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Hundreds of Iowans turned out for a public hearing on Monday night (March 6) to comment on the bill that would require all voters to show an ID card in order to vote.  Voter ID laws are very controversial. Supporters say they secure our voting systems.  Opponents say they create barriers to voting, especially people with disabilities, the elderly, minorities, and the poor who may not own a car (or have a license).  

House File 516 and Senate Study Bill 1163 both survived the funnel deadline.  The bills would:

  • Require voters show a valid ID in order to vote (Iowa driver license, Iowa non-operator ID, military or veteran ID, US passport, or a free non-photo voter registration card issued by the Secretary of State's office to all current and new registered voters who do not have other forms of ID).
  • Anyone without an ID would be allowed to vote a provisional ballot, but would likely need to produce proof of identity sometime in the next three days, perhaps requiring a trip to the county courthouse.
  • Poll workers and election officials would be allowed to question a person's identity based on information on the ID, including a voter's signature. In fact, the bills require a poll worker to give a voter a provisional ballot if they don't think the person looks like their ID, or the signature doesn't match.
  • Post-election audits are required every two years to ensure accuracy of voting results and expanded (and eventually statewide) use of electronic pollbooks are encouraged to increase voting site efficiency.

Over 100 people signed up to speak during the 90-minute public hearing, but it appears everyone that wanted to speak got to do so.  Opponents heavily outnumbered supporters. Their main arguments were based on:

  • Cost ("This is an unnecesary, poor use of taxpayer money.")
  • Need ("The Washington Post reported the results of a comprehensive investigation that found 31 possible counts of fraud among 1 billion votes cast since the year 2000.")
  • Intent ("It's pretty obvious the bill is about voter suppression, not election integrity.")
You can read all the comments submitted here.  Unfortunately, we did hear there were many that did not speak at the heaing because it was held at the same time as the off-year Demcoratic Party caucuses.  No disability advocate groups spoke at the hearing, but the Iowa Developmental Disabilities Council submitted the following statement.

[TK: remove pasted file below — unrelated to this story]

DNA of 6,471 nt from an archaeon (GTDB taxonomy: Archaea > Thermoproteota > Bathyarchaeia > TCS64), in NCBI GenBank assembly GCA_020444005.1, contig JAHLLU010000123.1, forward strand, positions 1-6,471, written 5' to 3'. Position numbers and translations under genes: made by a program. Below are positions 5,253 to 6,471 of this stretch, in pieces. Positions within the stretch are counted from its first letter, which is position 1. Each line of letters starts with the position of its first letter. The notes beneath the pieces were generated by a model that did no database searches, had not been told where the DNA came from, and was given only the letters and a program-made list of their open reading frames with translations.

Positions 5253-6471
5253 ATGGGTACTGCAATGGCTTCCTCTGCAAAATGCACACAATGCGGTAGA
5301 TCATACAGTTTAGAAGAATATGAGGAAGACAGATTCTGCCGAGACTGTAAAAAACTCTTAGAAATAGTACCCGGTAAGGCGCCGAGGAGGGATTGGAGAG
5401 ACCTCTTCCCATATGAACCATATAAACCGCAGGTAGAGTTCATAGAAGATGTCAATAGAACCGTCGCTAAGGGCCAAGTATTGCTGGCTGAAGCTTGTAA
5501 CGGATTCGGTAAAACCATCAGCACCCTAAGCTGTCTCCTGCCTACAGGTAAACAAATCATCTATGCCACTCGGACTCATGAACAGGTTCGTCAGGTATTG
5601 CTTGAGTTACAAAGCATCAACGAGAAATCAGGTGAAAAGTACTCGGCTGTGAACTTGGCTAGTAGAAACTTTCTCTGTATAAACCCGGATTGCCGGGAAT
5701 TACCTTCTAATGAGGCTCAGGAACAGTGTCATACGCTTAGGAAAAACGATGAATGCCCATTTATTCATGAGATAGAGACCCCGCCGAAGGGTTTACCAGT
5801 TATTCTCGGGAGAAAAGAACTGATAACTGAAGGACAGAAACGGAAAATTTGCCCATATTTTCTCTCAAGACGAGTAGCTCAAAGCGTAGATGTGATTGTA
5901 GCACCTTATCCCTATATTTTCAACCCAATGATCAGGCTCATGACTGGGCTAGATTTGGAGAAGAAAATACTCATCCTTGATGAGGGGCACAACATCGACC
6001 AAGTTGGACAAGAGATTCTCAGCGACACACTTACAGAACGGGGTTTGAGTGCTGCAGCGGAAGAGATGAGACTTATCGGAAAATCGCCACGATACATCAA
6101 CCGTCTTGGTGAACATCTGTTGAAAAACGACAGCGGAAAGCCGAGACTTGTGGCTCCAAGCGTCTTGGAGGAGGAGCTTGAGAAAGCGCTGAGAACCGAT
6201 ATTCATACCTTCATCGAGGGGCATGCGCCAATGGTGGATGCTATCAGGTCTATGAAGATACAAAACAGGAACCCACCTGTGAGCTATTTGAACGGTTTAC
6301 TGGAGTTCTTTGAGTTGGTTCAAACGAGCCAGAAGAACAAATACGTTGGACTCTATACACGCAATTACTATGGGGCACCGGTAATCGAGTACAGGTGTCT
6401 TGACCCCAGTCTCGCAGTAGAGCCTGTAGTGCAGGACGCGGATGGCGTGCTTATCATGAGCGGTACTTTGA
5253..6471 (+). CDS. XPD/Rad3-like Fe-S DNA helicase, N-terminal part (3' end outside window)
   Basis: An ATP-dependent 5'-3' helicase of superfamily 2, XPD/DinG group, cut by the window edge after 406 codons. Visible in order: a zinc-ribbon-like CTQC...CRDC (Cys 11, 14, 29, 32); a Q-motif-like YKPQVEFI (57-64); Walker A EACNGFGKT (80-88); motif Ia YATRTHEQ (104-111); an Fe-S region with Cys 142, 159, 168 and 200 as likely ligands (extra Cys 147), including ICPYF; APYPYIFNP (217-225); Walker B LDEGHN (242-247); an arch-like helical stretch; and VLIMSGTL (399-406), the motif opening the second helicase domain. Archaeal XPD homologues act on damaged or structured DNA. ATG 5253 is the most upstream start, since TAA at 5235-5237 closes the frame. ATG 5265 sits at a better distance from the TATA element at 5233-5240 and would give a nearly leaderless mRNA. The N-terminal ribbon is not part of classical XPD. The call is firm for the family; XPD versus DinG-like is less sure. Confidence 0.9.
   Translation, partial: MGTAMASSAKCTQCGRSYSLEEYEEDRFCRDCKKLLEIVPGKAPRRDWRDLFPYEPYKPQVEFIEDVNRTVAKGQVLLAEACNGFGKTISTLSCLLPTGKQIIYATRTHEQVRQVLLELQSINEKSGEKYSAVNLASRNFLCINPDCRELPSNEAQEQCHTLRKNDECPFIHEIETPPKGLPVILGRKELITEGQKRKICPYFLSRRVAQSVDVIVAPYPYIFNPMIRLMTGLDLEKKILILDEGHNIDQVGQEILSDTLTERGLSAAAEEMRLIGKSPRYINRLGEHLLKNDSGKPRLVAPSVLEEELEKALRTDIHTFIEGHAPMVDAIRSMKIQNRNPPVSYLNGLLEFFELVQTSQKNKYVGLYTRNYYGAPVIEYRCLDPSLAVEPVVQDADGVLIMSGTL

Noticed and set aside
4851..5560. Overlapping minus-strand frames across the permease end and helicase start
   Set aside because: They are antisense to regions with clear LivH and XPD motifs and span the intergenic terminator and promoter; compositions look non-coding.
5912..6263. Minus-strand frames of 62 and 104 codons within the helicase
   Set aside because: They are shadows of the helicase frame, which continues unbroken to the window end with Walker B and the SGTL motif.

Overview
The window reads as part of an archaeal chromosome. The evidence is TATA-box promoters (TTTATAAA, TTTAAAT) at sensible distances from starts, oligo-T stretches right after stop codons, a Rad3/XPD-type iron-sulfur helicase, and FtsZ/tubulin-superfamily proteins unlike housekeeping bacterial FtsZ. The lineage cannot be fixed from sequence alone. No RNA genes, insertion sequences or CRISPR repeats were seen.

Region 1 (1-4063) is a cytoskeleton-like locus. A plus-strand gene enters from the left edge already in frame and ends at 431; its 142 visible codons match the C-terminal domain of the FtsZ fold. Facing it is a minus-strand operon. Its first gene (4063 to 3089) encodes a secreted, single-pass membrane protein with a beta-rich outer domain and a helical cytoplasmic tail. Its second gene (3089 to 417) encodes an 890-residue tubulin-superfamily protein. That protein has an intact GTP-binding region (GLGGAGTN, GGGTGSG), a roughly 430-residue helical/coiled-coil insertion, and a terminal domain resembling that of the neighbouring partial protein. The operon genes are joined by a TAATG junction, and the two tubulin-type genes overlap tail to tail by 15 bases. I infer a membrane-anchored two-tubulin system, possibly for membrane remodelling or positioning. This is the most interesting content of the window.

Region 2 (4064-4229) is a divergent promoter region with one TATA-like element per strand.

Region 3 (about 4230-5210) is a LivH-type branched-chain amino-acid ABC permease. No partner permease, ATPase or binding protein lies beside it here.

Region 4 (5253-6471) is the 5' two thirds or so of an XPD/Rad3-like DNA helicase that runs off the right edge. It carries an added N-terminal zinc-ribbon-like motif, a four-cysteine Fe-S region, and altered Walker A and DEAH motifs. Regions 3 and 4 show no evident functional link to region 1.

The DD Council is a federally funded state agency charged with effecting systems change that creates opportunities for Iowans with disabilities to live, learn and work in the communities of their choice. Meaningful and enduring change occurs only when Iowans with disabilities and their families are represented in the decision-making processes that drive opportunities for their greater independence.

The right to vote is an important part of that representation and the Council resists any attempts to erode the access to the electoral process that Iowans with disabilities currently enjoy. Most concerning is the identification requirement that has the potential to disproportionately limit the voting rights of Iowans with disabilities. One of the most common forms of identification, the driver’s license, is out of reach for many Iowans with disabilities simply because they are less likely to drive. And while many Iowans with disabilities can and do have passports and other forms of identification, they are often unaffordable or inaccessible to the one in three people with disabilities who live in poverty. According to the Brennan Center for Justice at the New York University School of Law about 11 percent of Americans do not have a government issued photo identification card, and the 2012 edition of the Pew Charitable Foundation’s Election Performance Index, found that 7.2 percent of registered voters with disabilities had no photo identification, compared with 4.5percent of those without disabilities. HF 516 does provide for the issuance of a free photo ID card to voters but even this may not be accessible to many Iowans with disabilities who experience housing shortages or other conditions that result in frequent moves.

 Equally troubling is that even Iowans with the necessary identification may have their eligibility to vote challenged on the basis of their signature. If the poll worker feels that the voter’s signature is not a match with their identification card, the voter will be required to cast a provisional ballot and furnish additional proof of their identity to have their vote counted. A voter’s signature may change over time and this is particularly problematic for individuals who are aging and/or who experience limiting physical disabilities.

Finally, these and other provisions of HF 516 that limit Iowan’s access to elections seem unnecessary in a system that Secretary of State Paul Pate just last year held up as “one of the cleanest, best election systems in the country”. The DD Council urges the Iowa Legislature to oppose this bill.


Your legislators want to hear from you too.  Do you think voters should be required to show IDs to vote? Do you think this will cause problems for you?  What would make the bill better?  Email your legislators now!  Cick here to get started!